Last updated at Tue, 29 Aug 2017 13:29:16 GMT

A big thanks to Andy Barratt - Managing Director, Europe and QSA, Coalfire for his contribution to this newsletter.

Any darn fool can make something complex; it takes a genius to make something simple.”― Peter Seeger

If you are the glorious knight responsible for getting your company up to mandatory compliance levels (and keep it there), you could potentially feel desperate facing this enormous and tedious undertaking. This is especially true for service providers, large and complex organizations. The ROC (Report On Compliance) quest could well be compared to the one for the Holy Grail, an endless day, a money- and time-consuming black hole. This sounds quite pessimistic — but it is realistic. The quest is so time-, effort- and money-consuming that organizations decide to give up and accept the risk of non-compliance.

And what could we say about the army of QSAs (Qualified Security Assessors), required to validate compliance of such environments? How could they effectively take responsibility, execute their mission with the expected quality without having to live, sleep and eat with their customers? And what relevance could we possibly expect from a several-hundred page ROC?

Definitely in complex environments, the usual "ONE ROC approach" just doesn't work. It's long, if not endless and tedious, and leads to unmanageable projects, poor outcomes, and lots of frustration. It requires an army of QSAs and a mountain of evidence. Not surprising that in such conditions, compliance projects do not serve security.  On the contrary, they can often initiate a negative security cycle, as there is definitely no incentive to compliance.

The ROC-Fission approach

In physics, fission is the act of splitting a nucleus of an atom into nuclei of lighter atoms. "ROC-fissioning" is the name I give to the act of splitting the object of a ROC, defined by the PCI scope, into smaller objects (parts of the scope). Each part being more manageable nearly independent of each other and associated to its own ROC (nuclei).

Is this approach validated by PCIco?

Although not specifically advertised by PCIco, the payment brands and the acquirers, "ROC-Fissioning" is definitely approved/supported and encouraged.  The topic was even at the heart of a major presentation and discussion at the latest PCI Community meeting. To Andy Barratt (above-mentioned contributor to this article), splitting the ROCs was the ONLY way for large organizations to reach compliance. Andy also mentioned one of his customers having up to 16 different ROCs (nuclei).

What are the pre-requisites?

This approach requires that:

  • The global CDE scope be documented
  • Each portion ROC(nuclei) be clearly documented in terms of the scope/ object of the assessment and what is excluded from it (from the original scope).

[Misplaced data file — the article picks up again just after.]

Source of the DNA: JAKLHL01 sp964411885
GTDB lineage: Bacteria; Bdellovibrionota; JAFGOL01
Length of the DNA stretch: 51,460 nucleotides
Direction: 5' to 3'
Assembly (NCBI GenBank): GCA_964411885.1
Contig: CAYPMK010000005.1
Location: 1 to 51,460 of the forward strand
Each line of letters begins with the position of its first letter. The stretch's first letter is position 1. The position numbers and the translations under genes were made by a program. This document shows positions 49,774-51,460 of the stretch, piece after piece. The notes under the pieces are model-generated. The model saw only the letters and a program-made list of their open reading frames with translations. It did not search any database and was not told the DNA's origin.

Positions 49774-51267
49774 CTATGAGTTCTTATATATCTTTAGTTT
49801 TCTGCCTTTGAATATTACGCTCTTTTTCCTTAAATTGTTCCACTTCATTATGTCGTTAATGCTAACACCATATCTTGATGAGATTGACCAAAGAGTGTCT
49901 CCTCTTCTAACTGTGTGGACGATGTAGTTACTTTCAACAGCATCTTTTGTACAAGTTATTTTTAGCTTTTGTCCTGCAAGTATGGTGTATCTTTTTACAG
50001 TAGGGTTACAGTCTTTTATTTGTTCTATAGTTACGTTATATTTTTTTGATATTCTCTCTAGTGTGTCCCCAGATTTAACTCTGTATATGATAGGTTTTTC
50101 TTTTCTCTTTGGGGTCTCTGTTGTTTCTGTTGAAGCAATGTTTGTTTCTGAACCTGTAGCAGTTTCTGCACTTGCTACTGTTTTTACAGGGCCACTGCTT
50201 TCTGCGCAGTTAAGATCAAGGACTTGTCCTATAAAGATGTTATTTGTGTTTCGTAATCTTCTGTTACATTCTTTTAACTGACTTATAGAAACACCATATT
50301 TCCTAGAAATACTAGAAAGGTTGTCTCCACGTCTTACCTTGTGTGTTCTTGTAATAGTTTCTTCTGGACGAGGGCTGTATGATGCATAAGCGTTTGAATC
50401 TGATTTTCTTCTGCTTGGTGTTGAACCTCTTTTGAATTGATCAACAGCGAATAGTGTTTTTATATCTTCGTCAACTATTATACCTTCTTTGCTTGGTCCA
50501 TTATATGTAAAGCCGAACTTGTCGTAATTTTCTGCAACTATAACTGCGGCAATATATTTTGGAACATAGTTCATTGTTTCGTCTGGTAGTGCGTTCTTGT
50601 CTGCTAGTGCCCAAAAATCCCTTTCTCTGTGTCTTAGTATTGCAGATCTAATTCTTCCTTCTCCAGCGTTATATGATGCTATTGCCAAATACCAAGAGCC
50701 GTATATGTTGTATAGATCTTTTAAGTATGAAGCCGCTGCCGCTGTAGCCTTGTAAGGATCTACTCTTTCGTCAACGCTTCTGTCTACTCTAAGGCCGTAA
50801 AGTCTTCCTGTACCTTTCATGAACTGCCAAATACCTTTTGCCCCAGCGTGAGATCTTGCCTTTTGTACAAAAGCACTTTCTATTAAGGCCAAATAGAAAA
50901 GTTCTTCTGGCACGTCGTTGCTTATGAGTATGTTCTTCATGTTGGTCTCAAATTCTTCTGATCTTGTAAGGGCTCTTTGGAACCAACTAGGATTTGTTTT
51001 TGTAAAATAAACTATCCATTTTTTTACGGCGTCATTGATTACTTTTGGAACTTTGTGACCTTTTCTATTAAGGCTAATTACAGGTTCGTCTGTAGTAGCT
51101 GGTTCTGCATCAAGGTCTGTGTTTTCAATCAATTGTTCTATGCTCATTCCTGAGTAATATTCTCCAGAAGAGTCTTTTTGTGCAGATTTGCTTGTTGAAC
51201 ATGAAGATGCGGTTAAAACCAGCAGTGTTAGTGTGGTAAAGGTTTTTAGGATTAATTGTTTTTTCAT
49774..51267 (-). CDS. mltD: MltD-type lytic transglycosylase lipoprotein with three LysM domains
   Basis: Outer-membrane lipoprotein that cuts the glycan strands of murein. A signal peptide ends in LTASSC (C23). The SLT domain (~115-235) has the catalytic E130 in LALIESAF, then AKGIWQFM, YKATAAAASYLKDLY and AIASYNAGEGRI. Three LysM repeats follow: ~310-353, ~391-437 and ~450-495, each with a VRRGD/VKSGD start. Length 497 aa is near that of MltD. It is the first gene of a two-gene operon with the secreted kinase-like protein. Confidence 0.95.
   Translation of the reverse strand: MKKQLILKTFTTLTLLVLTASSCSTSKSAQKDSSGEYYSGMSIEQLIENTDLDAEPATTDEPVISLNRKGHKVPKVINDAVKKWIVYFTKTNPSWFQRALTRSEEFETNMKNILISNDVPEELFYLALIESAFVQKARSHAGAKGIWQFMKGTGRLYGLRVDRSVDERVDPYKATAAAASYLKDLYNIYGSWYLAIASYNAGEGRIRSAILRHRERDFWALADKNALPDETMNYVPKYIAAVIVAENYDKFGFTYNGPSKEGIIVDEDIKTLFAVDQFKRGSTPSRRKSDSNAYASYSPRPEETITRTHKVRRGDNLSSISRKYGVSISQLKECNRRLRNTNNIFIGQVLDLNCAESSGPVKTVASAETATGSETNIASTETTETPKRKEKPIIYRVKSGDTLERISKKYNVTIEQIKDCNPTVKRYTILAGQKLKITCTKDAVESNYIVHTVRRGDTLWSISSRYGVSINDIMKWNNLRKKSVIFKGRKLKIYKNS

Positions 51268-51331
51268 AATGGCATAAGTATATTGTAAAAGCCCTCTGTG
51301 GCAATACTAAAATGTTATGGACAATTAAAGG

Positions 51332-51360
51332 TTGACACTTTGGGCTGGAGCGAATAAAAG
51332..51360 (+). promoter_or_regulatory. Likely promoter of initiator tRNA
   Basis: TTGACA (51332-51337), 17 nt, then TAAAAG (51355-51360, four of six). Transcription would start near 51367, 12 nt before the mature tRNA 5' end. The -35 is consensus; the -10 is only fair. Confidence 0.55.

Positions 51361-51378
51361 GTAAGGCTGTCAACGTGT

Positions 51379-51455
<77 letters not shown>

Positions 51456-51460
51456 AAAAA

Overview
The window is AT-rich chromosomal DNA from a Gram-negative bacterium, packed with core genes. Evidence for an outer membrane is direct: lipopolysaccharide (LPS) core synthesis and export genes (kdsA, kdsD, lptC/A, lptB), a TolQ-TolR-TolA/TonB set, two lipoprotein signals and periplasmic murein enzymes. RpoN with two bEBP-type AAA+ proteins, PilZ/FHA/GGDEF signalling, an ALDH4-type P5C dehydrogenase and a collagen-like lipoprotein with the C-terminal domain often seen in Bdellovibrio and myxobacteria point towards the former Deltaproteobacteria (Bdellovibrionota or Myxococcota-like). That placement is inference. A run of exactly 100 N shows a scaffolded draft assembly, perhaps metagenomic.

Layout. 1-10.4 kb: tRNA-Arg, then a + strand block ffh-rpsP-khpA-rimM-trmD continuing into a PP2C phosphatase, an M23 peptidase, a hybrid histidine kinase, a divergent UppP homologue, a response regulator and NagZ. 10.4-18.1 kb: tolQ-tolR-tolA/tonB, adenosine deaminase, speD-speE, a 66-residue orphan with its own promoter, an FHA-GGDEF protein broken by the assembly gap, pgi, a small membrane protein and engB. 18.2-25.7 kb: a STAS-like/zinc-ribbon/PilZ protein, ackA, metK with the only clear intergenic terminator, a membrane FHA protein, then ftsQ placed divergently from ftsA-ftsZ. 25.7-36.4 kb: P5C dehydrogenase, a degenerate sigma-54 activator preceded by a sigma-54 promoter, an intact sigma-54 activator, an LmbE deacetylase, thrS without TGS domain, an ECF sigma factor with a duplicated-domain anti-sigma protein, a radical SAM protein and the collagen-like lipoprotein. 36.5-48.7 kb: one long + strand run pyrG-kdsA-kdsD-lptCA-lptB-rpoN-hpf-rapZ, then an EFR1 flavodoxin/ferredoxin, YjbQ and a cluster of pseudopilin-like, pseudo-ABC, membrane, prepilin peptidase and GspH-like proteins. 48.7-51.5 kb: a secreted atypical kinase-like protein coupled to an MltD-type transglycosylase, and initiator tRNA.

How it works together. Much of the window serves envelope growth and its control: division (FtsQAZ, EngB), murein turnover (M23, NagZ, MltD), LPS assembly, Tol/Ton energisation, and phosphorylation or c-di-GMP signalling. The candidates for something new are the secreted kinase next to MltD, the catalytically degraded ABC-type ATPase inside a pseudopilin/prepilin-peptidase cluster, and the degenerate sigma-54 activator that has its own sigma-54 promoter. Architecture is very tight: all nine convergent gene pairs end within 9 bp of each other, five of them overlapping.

• The object of the ROC (nuclei) be firewall-off/segregated from the rest of the scope.
  • Acquirer agreement be received

How to achieve ROC-Fission?

Most of the large service providers uses this approach to segregate their services. One Service = One specific ROC allowing them to deliver to their customers the ROC associated to the service offered. But there is a panel of other ways to ROC-fission the complexity of an assessment by:

  • Payment channels
  • Assets managed by different entities
  • Business units
  • Regions
  • Assets
  • Network subnets

What are the benefits?

In the same way than the fission releases energy, "ROC-fissioning"  releases the burden associated to complex compliance projects.

Here are some of the benefits:

  • Manageable audits, better preparation, better outcome
  • Reduce the audit efforts and time while increasing the quality
  • Reach compliance faster and therefore send a positive message to customers and acquirers
  • Moderate/limit the size of ROCs
  • Break down the cost of compliance
  • Reduce the size of the QSA army
  • Get the right stakeholder involved and therefore get them more accountable and interested
  • Limited impact in case of breach. With one ROC, the complete organization compliance is impacted. With multiple ROCs (nuclei), the compliance impact is limited to the ROCs associated to the breach.

Are there cons to this approach?

Andy doesn't see any cons to this approach. Of course, it requires more audits but this is not a bad thing. As mentioned above the efforts, cost and time associated to each audit are drastically reduced for a better and faster outcome.


Other resources:

PCI Compliance Dashboard V3

PCI Newsletters published so far

PCI templates, policies and procedures ready to use

PCI-GO Compliance Platform, a collaborative tool for Merchants and Auditing parties specifically tailored to reduce the cost and optimize the audit efforts.

Didier Godart